Why I Switched from Gmail to my own domain

This is a follow up to my previous post where I went into more detail on how I made the switch from Gmail to email using my own domain. This post will be focused a bit more on the why.

(You can also now find my post on how I picked the host for my email here)

I’ve been growing increasingly uncomfortable lately with a number of the big tech companies, particularly those who’s business model is based on advertising and collecting data about users. A little while back I closed down my personal Facebook account, and I try to avoid Facebook as best I can. The company has not shown itself to be a good steward of our data, and I don’t think Facebook generally is terribly good for society. Every news story about Facebook since I quit has reinforced my feeling that it was the right thing to do.

I also want to distance myself a bit more from Google. I’m not trying to cut Google out of my life completely, the company appears for the most part to be much much better about protecting user data than Facebook, and Google’s products are far more useful and used in my life than anything Facebook ever made. I still use Google Docs for a number of collaborative things, I still talk to friends on Hangouts, and I have some shared calendars in Google Calendar I want to keep being able to use etc. but I want to put a little more distance between myself and the company, and I wanted to take more control for myself. There’s also that thing about being a customer vs being a product that’s always hanging in the back of my mind with free services.

For something as central and fundamental to my online life as email, I want to have a bit more control over it. I’ve long felt a little weird about having something so central to my life ending in gmail.com or yahoo.com or whatever. That makes me much more dependent on those companies, while an email address I own gives me more control.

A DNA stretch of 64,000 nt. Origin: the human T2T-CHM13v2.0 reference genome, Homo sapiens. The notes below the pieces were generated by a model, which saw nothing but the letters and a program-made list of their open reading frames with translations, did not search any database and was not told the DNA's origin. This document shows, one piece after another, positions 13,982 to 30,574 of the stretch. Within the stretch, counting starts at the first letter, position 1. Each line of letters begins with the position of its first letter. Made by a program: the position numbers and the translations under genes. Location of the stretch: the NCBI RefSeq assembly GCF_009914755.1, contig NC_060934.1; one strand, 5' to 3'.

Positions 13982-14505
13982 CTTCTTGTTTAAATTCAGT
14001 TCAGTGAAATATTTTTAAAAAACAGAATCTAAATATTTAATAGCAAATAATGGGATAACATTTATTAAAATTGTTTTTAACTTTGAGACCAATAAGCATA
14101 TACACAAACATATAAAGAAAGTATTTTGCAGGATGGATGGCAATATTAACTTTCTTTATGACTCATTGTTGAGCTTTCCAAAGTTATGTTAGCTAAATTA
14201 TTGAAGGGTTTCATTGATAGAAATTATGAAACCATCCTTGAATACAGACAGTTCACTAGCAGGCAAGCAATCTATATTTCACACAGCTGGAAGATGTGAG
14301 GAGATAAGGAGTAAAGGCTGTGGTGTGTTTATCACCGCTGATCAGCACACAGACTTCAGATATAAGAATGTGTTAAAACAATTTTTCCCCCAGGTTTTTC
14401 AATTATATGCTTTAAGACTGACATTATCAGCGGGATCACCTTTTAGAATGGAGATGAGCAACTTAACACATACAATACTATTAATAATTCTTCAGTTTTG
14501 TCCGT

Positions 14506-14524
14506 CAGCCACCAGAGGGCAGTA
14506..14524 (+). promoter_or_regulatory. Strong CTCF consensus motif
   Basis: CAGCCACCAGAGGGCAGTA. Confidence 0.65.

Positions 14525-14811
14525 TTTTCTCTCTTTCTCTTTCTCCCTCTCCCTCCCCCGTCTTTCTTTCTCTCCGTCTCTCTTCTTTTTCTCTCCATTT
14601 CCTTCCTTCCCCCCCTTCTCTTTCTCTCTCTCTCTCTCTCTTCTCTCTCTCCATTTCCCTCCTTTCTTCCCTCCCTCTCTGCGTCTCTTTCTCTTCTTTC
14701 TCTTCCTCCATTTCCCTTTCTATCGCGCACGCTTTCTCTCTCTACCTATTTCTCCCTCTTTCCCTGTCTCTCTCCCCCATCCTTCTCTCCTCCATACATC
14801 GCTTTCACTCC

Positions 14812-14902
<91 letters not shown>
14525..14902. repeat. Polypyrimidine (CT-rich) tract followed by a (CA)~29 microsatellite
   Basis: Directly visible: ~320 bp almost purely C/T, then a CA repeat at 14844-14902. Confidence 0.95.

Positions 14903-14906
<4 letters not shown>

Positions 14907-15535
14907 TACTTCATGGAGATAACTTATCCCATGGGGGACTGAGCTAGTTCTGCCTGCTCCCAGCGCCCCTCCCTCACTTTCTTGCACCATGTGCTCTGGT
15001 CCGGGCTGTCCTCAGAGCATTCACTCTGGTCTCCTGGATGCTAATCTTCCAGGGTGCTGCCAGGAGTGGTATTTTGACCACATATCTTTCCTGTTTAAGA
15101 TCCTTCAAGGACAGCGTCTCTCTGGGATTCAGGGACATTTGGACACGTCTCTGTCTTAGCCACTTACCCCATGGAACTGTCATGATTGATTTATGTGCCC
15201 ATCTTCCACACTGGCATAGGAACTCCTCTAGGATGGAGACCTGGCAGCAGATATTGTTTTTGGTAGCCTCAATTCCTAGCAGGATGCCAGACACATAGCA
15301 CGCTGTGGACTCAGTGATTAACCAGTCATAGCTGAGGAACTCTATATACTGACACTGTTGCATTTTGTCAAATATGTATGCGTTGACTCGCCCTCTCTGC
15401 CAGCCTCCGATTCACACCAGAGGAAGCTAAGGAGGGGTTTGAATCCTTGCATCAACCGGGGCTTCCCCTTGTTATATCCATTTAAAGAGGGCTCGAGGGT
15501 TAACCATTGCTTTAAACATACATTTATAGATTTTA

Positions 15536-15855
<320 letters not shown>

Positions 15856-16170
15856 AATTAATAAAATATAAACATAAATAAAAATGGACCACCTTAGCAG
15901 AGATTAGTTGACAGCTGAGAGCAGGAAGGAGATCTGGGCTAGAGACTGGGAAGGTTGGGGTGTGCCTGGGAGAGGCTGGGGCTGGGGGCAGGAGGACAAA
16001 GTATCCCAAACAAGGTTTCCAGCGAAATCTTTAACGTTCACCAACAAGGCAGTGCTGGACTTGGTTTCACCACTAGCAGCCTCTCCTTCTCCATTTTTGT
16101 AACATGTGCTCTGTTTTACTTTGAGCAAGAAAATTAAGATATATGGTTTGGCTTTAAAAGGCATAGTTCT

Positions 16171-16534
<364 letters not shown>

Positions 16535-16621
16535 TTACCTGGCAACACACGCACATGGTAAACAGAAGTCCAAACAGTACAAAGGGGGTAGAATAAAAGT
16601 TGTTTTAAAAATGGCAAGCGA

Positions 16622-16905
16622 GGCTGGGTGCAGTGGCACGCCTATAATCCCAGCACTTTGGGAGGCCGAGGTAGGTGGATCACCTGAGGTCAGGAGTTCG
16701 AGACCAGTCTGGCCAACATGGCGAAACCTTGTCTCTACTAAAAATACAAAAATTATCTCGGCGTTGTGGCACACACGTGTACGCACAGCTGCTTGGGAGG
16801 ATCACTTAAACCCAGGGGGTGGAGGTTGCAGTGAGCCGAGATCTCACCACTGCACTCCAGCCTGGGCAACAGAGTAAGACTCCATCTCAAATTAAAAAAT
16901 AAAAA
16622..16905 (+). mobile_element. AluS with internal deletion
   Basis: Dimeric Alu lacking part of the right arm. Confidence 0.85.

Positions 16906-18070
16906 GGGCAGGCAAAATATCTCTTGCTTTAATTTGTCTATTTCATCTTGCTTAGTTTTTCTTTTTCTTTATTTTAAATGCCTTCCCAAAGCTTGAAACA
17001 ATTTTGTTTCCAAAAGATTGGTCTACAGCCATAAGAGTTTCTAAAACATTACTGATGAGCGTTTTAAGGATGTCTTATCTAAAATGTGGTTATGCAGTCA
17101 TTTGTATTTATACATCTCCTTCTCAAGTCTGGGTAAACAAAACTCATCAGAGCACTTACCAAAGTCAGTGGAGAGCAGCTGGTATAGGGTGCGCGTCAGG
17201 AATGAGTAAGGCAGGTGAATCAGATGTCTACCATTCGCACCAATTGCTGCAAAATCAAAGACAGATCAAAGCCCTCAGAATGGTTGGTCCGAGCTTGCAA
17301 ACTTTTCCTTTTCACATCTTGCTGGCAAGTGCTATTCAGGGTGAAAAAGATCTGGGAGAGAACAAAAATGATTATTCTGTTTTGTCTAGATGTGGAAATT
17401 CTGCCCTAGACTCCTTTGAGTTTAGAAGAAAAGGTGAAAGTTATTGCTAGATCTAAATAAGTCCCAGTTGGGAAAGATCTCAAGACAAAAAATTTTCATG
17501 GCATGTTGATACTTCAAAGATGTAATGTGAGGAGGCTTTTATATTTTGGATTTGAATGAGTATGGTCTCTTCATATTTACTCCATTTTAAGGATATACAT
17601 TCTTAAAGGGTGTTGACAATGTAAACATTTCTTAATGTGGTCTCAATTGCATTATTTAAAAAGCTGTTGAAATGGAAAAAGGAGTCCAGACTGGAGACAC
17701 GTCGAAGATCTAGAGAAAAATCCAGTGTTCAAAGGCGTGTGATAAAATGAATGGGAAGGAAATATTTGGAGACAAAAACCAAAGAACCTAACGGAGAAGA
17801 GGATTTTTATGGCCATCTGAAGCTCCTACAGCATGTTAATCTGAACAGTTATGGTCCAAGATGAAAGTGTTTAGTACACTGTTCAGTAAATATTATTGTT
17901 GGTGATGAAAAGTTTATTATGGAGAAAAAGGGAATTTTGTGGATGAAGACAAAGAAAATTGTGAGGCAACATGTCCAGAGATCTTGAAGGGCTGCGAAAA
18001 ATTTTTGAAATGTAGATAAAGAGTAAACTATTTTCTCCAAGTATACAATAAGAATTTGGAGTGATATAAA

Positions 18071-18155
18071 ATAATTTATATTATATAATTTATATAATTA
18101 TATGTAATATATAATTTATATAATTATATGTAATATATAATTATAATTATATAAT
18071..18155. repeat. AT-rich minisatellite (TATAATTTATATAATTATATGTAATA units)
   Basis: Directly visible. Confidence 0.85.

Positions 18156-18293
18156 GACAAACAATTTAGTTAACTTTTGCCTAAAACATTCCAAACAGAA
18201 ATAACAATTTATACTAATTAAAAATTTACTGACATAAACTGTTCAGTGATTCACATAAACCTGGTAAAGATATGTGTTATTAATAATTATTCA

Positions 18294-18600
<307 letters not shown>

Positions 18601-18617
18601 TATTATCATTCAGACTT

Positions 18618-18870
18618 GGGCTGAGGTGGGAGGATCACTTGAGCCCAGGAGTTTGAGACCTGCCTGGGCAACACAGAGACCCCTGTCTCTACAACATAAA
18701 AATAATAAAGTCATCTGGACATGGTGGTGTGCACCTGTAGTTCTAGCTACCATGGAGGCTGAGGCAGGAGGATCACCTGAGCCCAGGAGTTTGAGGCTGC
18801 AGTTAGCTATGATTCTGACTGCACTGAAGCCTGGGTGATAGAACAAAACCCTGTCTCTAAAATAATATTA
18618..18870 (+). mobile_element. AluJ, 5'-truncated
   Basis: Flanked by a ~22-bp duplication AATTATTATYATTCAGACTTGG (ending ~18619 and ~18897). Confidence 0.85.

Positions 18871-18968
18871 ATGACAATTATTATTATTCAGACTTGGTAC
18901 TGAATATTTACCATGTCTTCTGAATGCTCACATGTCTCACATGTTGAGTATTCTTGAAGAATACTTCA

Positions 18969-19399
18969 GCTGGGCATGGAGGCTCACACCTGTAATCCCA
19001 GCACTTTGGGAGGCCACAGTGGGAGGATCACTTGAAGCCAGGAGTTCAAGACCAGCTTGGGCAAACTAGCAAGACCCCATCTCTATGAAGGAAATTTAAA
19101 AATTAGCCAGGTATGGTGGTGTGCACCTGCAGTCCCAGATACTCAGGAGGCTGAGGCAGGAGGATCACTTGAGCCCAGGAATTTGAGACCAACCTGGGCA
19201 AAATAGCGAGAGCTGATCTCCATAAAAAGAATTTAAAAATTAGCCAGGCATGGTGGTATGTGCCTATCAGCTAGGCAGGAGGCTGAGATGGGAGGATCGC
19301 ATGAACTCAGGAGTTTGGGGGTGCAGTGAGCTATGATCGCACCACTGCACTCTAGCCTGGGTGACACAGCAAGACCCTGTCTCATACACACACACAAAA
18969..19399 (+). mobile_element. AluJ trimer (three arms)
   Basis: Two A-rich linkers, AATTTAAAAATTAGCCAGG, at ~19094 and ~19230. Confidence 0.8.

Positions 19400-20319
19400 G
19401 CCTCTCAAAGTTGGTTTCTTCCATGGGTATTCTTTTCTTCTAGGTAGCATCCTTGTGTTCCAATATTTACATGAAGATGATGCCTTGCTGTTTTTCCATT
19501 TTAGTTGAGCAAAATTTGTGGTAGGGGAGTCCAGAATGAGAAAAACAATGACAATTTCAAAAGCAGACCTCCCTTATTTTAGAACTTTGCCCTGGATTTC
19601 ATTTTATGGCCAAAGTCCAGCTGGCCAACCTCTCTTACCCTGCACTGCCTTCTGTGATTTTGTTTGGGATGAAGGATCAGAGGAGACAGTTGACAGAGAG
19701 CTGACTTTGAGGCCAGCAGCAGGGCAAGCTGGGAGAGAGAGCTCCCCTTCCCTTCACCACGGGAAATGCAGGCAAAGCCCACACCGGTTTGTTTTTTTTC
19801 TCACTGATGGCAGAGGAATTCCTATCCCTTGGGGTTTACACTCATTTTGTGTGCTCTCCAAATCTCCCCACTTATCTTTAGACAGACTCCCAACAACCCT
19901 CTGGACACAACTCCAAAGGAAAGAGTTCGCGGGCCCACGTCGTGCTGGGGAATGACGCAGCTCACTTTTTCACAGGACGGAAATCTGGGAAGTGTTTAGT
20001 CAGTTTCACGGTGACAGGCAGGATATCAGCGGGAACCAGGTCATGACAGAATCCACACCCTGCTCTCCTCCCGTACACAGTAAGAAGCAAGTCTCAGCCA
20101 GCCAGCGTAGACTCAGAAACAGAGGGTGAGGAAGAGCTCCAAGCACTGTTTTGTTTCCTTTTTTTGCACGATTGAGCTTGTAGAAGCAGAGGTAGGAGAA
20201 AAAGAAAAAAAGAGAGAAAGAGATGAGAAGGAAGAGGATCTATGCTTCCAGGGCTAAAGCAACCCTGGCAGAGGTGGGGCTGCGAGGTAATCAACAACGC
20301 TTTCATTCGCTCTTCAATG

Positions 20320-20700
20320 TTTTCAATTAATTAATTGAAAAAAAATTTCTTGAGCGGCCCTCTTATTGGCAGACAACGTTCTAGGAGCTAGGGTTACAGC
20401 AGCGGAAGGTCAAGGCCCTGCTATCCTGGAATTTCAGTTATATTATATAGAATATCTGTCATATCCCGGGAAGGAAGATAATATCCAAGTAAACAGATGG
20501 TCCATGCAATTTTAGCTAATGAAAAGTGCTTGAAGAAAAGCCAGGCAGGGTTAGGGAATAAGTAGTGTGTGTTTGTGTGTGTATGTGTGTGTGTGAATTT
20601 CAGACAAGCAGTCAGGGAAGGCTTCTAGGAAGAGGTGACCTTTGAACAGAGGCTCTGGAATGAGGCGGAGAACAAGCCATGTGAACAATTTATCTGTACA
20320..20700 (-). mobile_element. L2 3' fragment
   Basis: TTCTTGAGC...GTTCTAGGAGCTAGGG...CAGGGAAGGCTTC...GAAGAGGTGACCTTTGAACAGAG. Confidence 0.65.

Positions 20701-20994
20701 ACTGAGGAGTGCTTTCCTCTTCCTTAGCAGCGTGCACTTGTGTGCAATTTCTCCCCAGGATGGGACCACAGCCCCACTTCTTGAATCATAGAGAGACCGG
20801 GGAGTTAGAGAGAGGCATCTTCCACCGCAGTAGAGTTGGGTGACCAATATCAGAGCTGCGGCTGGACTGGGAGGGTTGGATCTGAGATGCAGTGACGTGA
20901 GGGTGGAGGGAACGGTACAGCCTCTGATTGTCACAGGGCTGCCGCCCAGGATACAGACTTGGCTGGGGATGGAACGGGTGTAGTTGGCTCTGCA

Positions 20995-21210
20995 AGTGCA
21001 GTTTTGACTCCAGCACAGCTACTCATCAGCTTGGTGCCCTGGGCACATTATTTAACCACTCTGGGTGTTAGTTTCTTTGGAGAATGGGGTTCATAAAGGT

With an email address I control I can switch providers on the back-end any time I decide I don’t like what a provider is doing, and the rest of the world can keep emailing me at the same address without interruption. No one emailing me has to care what the back end of my email service looks like. They just know to send it to my address. Heck, if I get really paranoid I can start running my own email server and not relying on any other company to actually handle my email (I am almost certainly not going to do this but I could if I wanted to!).

A friend of mine made this same basic transition many years ago and I’ve been thinking about doing it ever since. I’ve mostly been stopped by inertia. But recently I’ve been more and more interested as there’s been more and more news about how tech companies are using our data. I’ve also been inspired a bit by all the Indieweb talk I’ve been exposed to since switching my blogging over to Micro.blog and using micro.blog as my “home base” for social media and writing (I beleive in Indieweb circles this is referred to as POSSE which is a pretty cool acronym for a great idea). It’s made me want to control more of my own life online and be less reliant on any one company or provider.

I finally decided to take the plunge recently, and it’s been a lot easier than I expected. I feel good not relying on anyone else for my email address. It’s something I control and can do whatever I want with. The biggest challenge has perhaps been updating my email address everywhere, but at the same time it’s also been an opportunity to unsubscribe from mailing lists I didn’t really read, and to reevaluate whether I even want to have an account with some companies. I’ve closed down a number of accounts as I started the process of updating my email address. If I haven’t used it in years, it’s probably not something I need. If I do, I can always start up a fresh account with my new email address!

Overall I feel good about my decision and would encourage everyone to consider such a move (it may not be right for everyone, but it’s worth considering!)

Next up is likely likely a post about why I went with FastMail and some of the other alternatives I considered (some of which might be right for you!).

Stephen B @DrOct